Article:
One of the executive producers of The Departed says that a TV show loosely based on the 2006 film could be in the works, though it likely will not feature any of the film’s characters or even take place in Boston.
Film executive Roy Lee told Collider that with the successful television adaptation of the 1996 Coen Brothers film Fargo, there have been discussions about doing something similar for Martin Scorsese’s 2006 film, which itself is a remake of the 2002 Hong Kong crime film Infernal Affairs.
“The Departed as a concept is amazing,’’ Lee told Collider. “That’s what attracted me to the story, the two moles working on either side of the law, and translating that idea into other settings with new characters, like how Fargo has taken the feel of the Coen Brothers film.’’
Barring a change in creative direction, however, the adaptation will not feature any of the same characters or take place in Boston.
“We were having discussions about making Infernal Affairs a television series,’’ Lee told Collider. “A different city, so it’s not anything like The Departed, but essentially The Departed as a TV series.’’
Fargo and The Departed are hardly the only crime films executives are eying for small-screen potential. Limitless, the CBS drama based on the 2011 Bradley Cooper film of the same name, will soon be joined on the network by a reimagining of the Jackie Chan-Chris Tucker action-comedy Rush Hour. CBS also recently ordered a pilot for a TV version of the 2001 Denzel Washington film Training Day.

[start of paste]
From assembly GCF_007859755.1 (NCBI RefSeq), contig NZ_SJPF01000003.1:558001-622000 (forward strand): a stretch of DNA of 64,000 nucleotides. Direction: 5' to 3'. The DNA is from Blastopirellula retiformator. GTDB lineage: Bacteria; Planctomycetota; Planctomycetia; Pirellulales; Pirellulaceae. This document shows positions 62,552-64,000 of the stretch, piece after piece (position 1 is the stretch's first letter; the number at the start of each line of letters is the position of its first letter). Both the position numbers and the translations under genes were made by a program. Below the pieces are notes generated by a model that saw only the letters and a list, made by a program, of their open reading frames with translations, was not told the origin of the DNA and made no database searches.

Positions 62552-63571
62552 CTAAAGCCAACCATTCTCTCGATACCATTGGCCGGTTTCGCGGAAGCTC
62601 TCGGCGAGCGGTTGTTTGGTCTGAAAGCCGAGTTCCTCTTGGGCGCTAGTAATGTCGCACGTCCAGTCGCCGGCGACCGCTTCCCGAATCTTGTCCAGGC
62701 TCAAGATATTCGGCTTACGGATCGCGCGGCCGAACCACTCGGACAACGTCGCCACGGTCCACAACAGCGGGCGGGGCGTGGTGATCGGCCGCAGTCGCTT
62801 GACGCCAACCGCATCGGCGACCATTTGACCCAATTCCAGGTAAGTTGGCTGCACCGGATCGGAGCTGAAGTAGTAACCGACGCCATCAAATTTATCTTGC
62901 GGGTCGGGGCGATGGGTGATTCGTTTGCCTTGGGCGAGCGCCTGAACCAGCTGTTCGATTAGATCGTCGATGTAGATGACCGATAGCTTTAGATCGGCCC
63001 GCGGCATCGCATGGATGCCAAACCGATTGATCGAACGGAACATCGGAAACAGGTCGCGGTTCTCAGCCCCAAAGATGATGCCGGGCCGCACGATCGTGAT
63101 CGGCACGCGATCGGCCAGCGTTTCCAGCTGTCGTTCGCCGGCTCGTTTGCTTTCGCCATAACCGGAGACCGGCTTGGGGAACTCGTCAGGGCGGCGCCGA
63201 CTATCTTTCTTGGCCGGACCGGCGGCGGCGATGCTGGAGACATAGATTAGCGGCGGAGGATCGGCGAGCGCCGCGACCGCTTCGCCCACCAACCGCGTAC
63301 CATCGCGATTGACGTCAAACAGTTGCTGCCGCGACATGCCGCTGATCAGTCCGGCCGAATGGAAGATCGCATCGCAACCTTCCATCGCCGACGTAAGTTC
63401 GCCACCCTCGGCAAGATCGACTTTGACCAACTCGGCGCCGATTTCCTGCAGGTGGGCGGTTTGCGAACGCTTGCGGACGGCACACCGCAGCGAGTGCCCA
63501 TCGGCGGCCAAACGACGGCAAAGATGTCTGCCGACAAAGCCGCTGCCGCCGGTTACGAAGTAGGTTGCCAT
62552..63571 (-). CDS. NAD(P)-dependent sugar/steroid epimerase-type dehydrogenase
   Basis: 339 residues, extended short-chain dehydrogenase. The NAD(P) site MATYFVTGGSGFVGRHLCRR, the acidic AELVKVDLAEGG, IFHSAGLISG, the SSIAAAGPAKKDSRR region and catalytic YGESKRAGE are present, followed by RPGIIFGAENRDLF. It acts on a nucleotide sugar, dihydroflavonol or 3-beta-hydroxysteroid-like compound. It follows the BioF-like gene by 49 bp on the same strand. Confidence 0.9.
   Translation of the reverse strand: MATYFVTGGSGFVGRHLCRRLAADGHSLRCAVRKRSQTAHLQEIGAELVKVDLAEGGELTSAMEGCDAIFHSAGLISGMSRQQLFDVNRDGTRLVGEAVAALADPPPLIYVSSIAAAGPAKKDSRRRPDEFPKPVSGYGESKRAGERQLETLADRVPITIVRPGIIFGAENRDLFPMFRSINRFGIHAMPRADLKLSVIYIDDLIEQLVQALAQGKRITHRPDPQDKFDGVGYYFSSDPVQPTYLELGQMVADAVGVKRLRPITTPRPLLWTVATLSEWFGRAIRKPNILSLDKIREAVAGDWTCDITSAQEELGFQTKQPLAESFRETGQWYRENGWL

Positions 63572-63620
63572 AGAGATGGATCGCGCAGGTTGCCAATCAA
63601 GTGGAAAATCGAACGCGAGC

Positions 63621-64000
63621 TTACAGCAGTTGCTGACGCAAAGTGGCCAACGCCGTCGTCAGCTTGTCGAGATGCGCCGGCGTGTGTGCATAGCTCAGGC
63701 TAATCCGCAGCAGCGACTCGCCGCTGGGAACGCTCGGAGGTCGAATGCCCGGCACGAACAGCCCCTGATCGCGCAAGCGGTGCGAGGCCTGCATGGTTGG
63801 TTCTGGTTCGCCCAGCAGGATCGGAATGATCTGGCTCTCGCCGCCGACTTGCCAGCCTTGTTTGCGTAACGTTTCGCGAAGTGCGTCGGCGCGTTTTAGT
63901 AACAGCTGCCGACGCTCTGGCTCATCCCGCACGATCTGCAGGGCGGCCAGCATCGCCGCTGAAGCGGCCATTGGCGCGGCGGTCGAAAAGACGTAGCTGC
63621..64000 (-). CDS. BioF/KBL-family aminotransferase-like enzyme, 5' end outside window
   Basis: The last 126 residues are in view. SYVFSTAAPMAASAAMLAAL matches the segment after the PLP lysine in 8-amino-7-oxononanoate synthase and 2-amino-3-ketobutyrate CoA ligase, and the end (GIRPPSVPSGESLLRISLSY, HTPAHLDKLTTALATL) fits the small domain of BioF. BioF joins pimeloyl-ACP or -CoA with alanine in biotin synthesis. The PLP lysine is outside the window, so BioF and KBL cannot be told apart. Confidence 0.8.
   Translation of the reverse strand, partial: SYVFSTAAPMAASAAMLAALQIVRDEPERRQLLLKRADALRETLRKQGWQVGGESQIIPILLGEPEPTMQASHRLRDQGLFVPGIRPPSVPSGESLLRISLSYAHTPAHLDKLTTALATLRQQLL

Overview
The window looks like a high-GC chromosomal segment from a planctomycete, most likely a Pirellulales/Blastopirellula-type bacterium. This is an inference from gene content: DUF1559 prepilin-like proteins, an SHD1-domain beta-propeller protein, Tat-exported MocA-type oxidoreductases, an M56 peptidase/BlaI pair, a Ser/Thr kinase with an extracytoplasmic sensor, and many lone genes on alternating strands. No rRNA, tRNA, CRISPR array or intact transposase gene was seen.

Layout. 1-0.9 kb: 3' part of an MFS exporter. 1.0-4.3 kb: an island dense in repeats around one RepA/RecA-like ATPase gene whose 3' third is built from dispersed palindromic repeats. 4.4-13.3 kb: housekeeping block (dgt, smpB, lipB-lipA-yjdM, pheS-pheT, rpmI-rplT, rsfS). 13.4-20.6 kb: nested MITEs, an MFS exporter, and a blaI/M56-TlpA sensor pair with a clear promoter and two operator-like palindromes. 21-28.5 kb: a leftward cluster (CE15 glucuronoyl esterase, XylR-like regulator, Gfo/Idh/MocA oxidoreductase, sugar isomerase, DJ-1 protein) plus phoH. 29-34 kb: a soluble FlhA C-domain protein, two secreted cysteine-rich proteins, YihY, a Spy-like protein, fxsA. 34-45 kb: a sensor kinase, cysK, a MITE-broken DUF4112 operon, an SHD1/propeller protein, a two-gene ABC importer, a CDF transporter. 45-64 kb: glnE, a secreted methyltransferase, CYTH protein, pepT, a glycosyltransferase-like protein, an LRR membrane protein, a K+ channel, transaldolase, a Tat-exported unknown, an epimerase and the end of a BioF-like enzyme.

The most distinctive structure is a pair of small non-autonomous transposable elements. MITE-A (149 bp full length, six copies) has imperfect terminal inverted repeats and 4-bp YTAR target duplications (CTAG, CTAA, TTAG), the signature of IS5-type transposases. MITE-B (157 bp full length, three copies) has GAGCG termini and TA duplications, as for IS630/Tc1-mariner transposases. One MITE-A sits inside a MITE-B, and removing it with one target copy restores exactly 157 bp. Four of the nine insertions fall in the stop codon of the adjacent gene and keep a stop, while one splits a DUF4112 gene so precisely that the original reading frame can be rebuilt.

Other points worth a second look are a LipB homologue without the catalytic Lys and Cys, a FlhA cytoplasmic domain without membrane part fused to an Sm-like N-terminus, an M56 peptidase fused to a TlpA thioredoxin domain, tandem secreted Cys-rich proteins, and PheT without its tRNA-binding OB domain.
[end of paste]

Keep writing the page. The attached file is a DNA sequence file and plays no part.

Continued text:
Lee also revealed that Departed screenwriter William Monahan previously had an idea for a big-screen sequel, but cost and director issues got in the way.
“[Monahan] came up with an amazing idea to make it work, but it would be so expensive and Scorsese didn’t want to do a sequel,’’ Lee said.
The series is in the earliest stages of development, with Lee telling Collider that the show’s writers still need to determine whether the show will be for network television or cable. That means that if The Departed gets made, the show’s structure could range from an eight to ten-episode miniseries on a network like HBO, AMC, or FX, or a standard 18 to 24-episode crime procedural on a channel like FOX or NBC.
As sad as it is to hear that Departed actors Leonardo DiCaprio, Mark Wahlberg, and Matt Damon won’t be involved, when you’re busy winning Oscars, opening burger joints, or crawling out of Ben Affleck’s giant trench coat, you have to spend your time wisely.
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